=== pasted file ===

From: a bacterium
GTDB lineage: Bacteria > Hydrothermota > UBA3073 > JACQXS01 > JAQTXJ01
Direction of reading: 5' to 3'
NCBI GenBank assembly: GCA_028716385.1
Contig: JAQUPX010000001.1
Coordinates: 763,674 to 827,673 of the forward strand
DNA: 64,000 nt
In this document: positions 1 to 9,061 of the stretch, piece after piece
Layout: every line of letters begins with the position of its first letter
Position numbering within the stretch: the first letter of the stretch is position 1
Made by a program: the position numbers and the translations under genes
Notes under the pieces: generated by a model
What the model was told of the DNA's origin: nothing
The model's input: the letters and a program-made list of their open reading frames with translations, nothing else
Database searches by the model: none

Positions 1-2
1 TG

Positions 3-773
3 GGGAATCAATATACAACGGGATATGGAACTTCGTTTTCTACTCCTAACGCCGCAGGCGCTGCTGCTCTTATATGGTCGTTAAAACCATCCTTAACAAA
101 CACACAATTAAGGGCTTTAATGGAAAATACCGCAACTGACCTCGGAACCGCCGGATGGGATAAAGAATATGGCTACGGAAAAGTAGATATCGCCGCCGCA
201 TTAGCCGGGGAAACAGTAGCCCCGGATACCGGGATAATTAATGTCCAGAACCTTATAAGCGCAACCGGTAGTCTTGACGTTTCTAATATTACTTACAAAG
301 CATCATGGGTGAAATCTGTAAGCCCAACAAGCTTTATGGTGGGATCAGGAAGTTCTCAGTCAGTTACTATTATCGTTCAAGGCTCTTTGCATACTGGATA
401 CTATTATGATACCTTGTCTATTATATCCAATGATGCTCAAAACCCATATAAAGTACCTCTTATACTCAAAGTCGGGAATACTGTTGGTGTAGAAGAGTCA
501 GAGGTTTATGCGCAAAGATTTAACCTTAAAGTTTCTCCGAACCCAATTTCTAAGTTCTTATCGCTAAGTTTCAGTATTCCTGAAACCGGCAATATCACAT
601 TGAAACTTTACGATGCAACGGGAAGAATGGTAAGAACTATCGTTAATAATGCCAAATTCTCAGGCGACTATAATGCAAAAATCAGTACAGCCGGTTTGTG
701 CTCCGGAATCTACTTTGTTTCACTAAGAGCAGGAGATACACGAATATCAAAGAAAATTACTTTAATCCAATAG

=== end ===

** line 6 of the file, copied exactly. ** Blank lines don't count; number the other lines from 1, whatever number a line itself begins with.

Coordinates: 763,674 to 827,673 of the forward strand